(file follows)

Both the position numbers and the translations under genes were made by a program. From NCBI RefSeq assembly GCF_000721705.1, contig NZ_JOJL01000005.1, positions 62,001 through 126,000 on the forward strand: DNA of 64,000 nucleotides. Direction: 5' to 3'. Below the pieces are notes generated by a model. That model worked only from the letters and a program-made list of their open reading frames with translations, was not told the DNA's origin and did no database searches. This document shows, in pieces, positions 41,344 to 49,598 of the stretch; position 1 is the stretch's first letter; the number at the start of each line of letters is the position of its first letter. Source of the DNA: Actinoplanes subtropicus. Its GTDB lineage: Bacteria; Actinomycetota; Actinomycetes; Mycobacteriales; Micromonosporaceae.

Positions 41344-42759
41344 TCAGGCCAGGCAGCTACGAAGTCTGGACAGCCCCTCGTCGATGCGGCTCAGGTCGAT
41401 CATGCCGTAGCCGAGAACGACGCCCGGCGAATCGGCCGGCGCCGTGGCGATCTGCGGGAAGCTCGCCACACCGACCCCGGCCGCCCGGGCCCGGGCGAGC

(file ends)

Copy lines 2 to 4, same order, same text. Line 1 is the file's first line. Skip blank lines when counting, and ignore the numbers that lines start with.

Positions 41344-42759
41344 TCAGGCCAGGCAGCTACGAAGTCTGGACAGCCCCTCGTCGATGCGGCTCAGGTCGAT
41401 CATGCCGTAGCCGAGAACGACGCCCGGCGAATCGGCCGGCGCCGTGGCGATCTGCGGGAAGCTCGCCACACCGACCCCGGCCGCCCGGGCCCGGGCGAGC